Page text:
I have to admit that Keyshot is a very impressive item of software that is certainly both creative and inspiring. My personal thoughts on this new digital image revolution are that it will only really affect the top tier of photographers.

People want to see the real the thing, however Photoshop is certainly getting used more and more. Are we simply getting to a stage where Photoshop will one day have a feature to add people into the image, where you can position them however you like?

Unlike the stock vs digital debate, the CGI vs photography issue has one less factor that will affect it; “what’s that” I hear you say?

Money. I imagine that some of “the would be” future photographers prefer to stay in their rooms and generate a load of people onto a screen, move them around with the rule of thirds, set up different lighting techniques, a fake location backdrop and ta da! An awesome photograph that’s fake, but looks real.

However, there’s also going to be the other photographers, that for them, it’s all about the process. Time isn’t a factor and spending the money on such shoots, is all part of the joy that is photography! Getting out on location, casting models. For me, and many of my other photographer friends, that is what makes photography so amazing. Digital replaced stock because it was cheaper; sure, the darkroom was replaced with a computer screen, but the processes are almost the same:

  1. Buying the best kit
  2. Getting your head around it by reading the manual
  3. Hunting for the perfect location
  4. Waiting for that perfect shot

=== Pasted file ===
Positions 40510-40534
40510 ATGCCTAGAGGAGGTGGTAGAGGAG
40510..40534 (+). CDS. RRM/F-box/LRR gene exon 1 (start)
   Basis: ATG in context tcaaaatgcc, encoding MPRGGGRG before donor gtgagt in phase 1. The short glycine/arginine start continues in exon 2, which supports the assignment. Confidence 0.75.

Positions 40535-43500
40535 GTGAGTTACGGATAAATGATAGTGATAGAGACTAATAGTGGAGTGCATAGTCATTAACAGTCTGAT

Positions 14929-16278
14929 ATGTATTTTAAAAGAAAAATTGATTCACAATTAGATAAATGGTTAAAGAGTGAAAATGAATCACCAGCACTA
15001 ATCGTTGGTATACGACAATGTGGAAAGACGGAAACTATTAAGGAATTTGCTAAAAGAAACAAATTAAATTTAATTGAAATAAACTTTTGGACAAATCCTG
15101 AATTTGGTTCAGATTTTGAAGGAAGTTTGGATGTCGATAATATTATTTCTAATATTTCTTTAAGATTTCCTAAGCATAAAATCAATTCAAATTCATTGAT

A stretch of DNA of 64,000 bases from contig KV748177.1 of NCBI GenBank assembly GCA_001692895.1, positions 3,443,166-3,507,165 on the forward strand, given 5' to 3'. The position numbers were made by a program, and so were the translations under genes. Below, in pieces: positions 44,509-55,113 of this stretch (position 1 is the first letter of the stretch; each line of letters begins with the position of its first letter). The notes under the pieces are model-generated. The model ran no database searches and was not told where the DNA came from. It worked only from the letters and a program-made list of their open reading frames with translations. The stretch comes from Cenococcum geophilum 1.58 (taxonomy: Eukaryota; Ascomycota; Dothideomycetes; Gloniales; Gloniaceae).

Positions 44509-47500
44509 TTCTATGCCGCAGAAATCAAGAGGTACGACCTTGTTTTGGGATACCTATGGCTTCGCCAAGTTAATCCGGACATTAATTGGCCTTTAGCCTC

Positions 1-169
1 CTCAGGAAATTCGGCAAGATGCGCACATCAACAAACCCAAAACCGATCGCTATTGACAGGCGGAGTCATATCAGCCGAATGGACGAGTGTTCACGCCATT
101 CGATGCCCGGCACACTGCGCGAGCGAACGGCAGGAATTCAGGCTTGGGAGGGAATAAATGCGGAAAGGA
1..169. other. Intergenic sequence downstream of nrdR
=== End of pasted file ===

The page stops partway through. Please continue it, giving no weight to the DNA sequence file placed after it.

5. Building the set from a simple drawing that you did off the back of a napkin

This is what makes photography so romantic for many.

This is a real photograph. But how long until we see this type of image completely replicated, judging by the quality of the images above, not long.

This is a real photograph. But how long until we see this type of image completely replicated? Judging by the quality of the images above, not long.

But is saving time far more important? Working with people can be a drag at times? As many of us know, not all models are great to work with. Let’s continue the debate below! Leave your comments as I’d love to hear the thoughts from the community.

Robert Bradley

Robert is a surrealist visual artist, photographer and journalist. Many of his photographs are exhibited throughout the world in private and corporate collections.

  • John English

    thank you for this very interesting post. this is certainly something that deserves some though on. while as you say this is something that is only likely to affect the top tier of photographers yet i wound wonder how long before it begins to affect the lower levels down to even the hobbyist photographer. people are lazy and this is something that will only grow and become more accepted over time, especially if it remains cheap. it gives me ill feeling just thinking about it

  • John Ketts

    Not sure I’m happy about this affecting photography.. but then I guess what other way could it possibly go?

  • Glenn

    I remember the movie Simone with Al Pacino Directed by Kiwi Director Andrew Niccol (Gattaca) “Our ability to manufacture fraud has been superseded by our ability to detect it..”……I believe CGI should be called digital art and photography …well photography..

  • John Smith

    Wow

  • I have a Client that wants CGI quality at the price of photography. CGI is better but more expensive. Photographers take note- lean CGI